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April 24 – April 27, 2015

A Visit from Fernando Eimbcke

Over the past decade, Mexican filmmaker Fernando Eimbcke (b. 1970) has established himself as one of the most influential young directors in Latin America. In all three of his feature films, Duck Season, Lake Tahoe and Club Sandwich, Eimbcke provides brief glimpses into the lives of young characters traversing the formable and transformative times of adolescence. Throughout his oeuvre, Eimbcke displays a remarkably deft comedic sensibility that captures the idiosyncrasies and slight wonders of childhood innocence and naiveté.

Influenced by American filmmaker Jim Jarmusch, Eimbcke’s distinct and minimalist style utilizes a fixed camera, long takes and frequent cuts to black. The slow pace and minimal plots may confer a modest and unassuming quality, yet Eimbcke’s films are far from simple. Generating complexity in his characters and films within his narrow, self-imposed confines, Eimbcke expresses the subtle sweetness and dignity of the mundane and quotidian; banal occurrences are catalysts for both humor and plot progression.

While there is a tendency for films to exoticize childhood and adolescence, Eimbcke consistently advances beyond this trope and gives a distinct voice to his youthful characters. In Duck Season, the films’ protagonists, two fourteen-year old boys enter into an argument with a pizza deliveryman, which transforms a lazy Sunday afternoon into a fantastical day full of personal revelations and absurdity. Despite the jovialness of the film, Duck Season confronts deep questions regarding friendship, growing up and sexuality. In the more somber Lake Tahoe, the young protagonist inexplicably crashes into a lamppost and embarks on a semi-surreal search around an empty and desolate town looking for the necessary parts to repair his car. Throughout, he encounters an immense grief while interacting with the film’s assortment of strange characters.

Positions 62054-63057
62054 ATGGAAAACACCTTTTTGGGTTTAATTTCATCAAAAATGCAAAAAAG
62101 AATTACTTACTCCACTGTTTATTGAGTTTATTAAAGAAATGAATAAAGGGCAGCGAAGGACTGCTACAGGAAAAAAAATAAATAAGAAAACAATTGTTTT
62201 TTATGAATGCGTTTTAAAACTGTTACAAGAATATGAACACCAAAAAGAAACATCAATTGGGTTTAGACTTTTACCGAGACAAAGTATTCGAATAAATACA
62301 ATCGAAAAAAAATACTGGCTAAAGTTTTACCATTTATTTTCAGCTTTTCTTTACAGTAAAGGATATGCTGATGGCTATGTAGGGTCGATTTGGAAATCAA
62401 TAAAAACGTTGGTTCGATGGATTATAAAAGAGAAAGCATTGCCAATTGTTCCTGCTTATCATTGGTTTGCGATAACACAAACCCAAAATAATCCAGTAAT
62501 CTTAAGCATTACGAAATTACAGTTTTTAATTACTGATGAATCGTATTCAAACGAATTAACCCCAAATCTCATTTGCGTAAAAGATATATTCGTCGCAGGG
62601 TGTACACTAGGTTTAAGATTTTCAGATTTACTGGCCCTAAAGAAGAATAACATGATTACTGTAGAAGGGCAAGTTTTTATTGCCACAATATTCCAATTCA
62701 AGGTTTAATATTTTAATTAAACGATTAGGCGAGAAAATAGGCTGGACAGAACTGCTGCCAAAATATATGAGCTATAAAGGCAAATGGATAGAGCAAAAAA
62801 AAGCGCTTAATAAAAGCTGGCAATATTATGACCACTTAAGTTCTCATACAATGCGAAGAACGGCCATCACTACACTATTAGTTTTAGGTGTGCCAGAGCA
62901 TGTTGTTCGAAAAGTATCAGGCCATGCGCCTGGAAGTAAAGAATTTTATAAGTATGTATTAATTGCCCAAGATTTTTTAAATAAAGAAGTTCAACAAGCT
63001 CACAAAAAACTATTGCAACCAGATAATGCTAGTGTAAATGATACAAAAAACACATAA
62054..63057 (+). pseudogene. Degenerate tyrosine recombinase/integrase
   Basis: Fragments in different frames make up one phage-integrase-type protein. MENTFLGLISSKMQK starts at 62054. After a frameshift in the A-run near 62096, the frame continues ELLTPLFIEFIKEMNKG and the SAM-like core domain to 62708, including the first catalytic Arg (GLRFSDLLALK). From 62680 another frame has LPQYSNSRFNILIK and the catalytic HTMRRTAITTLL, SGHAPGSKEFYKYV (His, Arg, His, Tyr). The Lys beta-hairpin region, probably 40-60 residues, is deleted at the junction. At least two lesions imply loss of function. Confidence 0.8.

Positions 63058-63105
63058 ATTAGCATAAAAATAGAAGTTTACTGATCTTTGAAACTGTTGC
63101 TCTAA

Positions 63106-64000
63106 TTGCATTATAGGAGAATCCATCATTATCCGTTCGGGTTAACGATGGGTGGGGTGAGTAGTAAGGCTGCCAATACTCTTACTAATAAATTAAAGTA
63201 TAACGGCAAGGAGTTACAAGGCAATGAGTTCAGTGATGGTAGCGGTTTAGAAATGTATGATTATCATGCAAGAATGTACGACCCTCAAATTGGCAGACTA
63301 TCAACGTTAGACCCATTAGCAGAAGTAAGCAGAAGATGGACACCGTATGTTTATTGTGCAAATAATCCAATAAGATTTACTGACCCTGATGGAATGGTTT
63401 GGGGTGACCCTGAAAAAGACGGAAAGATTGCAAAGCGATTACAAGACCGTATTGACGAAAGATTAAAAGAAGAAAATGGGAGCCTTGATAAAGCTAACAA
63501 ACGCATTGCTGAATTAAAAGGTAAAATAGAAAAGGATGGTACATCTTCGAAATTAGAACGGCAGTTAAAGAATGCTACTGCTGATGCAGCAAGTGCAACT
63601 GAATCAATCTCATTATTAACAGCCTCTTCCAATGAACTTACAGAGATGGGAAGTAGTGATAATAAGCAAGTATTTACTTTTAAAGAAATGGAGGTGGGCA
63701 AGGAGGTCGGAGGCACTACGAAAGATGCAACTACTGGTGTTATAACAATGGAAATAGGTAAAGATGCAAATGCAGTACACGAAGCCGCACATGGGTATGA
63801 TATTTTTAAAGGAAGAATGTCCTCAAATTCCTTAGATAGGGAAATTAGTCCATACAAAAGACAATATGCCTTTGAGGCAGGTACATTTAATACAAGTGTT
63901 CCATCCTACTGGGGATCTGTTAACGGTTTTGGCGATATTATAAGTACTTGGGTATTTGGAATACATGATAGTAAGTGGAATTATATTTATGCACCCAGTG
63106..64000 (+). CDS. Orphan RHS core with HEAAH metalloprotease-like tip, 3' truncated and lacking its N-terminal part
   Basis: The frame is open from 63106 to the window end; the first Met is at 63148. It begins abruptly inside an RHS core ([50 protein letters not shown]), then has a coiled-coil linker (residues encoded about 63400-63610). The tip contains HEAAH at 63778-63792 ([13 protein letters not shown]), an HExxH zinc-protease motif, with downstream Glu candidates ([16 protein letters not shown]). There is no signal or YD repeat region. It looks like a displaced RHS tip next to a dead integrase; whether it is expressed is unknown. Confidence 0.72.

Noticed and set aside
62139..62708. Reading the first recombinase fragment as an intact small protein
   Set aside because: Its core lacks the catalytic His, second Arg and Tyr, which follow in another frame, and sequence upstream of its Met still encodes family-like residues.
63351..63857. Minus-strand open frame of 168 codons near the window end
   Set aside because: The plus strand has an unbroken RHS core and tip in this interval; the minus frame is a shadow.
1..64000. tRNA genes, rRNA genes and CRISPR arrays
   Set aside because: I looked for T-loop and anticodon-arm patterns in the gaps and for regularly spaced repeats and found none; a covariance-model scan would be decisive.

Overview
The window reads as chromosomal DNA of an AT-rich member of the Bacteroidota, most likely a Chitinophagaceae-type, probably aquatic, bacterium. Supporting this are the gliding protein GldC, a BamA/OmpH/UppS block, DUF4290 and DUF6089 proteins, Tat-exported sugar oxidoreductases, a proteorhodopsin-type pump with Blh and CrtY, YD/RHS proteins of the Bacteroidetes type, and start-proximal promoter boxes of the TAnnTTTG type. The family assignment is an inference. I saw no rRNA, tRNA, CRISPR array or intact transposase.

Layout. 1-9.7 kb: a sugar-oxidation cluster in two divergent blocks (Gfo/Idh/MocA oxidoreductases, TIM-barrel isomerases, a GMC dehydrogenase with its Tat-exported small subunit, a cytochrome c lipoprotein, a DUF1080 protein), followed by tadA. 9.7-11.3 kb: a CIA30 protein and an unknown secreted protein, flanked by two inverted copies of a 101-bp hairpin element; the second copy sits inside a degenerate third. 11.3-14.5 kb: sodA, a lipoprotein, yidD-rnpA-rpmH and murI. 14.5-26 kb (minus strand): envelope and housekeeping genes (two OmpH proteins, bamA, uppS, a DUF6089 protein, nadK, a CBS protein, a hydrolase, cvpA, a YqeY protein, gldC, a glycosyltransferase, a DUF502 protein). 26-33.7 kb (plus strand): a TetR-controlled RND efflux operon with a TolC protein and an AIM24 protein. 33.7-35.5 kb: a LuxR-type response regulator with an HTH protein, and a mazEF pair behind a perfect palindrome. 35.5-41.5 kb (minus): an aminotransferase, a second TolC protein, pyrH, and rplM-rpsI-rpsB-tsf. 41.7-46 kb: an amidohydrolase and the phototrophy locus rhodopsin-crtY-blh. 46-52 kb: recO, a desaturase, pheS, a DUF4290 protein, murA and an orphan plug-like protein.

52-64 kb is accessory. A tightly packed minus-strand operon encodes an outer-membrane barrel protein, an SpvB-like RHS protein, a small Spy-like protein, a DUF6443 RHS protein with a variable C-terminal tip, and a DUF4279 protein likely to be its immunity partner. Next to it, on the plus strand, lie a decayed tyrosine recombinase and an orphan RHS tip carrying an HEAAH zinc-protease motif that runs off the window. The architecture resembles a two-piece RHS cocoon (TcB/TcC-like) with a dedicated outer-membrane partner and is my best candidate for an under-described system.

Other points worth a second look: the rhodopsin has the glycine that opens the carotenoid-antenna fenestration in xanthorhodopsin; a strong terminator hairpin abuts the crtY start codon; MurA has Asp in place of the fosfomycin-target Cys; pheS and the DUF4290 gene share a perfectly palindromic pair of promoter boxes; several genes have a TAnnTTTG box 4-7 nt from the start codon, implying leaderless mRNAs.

With their carefully developed visual aesthetics and distinct personalities, the settings in Eimbcke’s films emerge as central, equally complex characters. Lake Tahoe was filmed in a deserted industrial town, and Eimbcke’s judicious use of wide shots construct a beauty in the setting’s expansiveness and desolation. He spent over a year searching for that film’s precise location, a testament to the director’s attention to detail and focused aestheticism.

Although there is playfulness and comedy in Eimbcke’s oeuvre, his work is nonetheless centered on characters facing personal distress and internal conflict. Despite the difficulties of these struggles, Eimbcke’s films are comforting gestures that reassure the audience that regardless of life’s challenges or troubles, the journey is infused with beauty and hilarity—though you might have to look carefully to find it. – Jonathan Shpall, Harvard ‘015

This ARTS@DRCLAS – HFA film retrospective is co-sponsored by the David Rockefeller Center for Latin American Studies (DRCLAS). Special thanks: Paola Ibarra DRCLAS

Film descriptions by Carson Lund

 

 

 


Friday April 24 at 7pm

Duck Season
(Temporada de patos)

Directed by Fernando Eimbcke. With Enrique Arreola, Diego Cataño, Daniel Miranda
Mexico/US 2004, DCP, b/w, 90 min. Spanish with English subtitles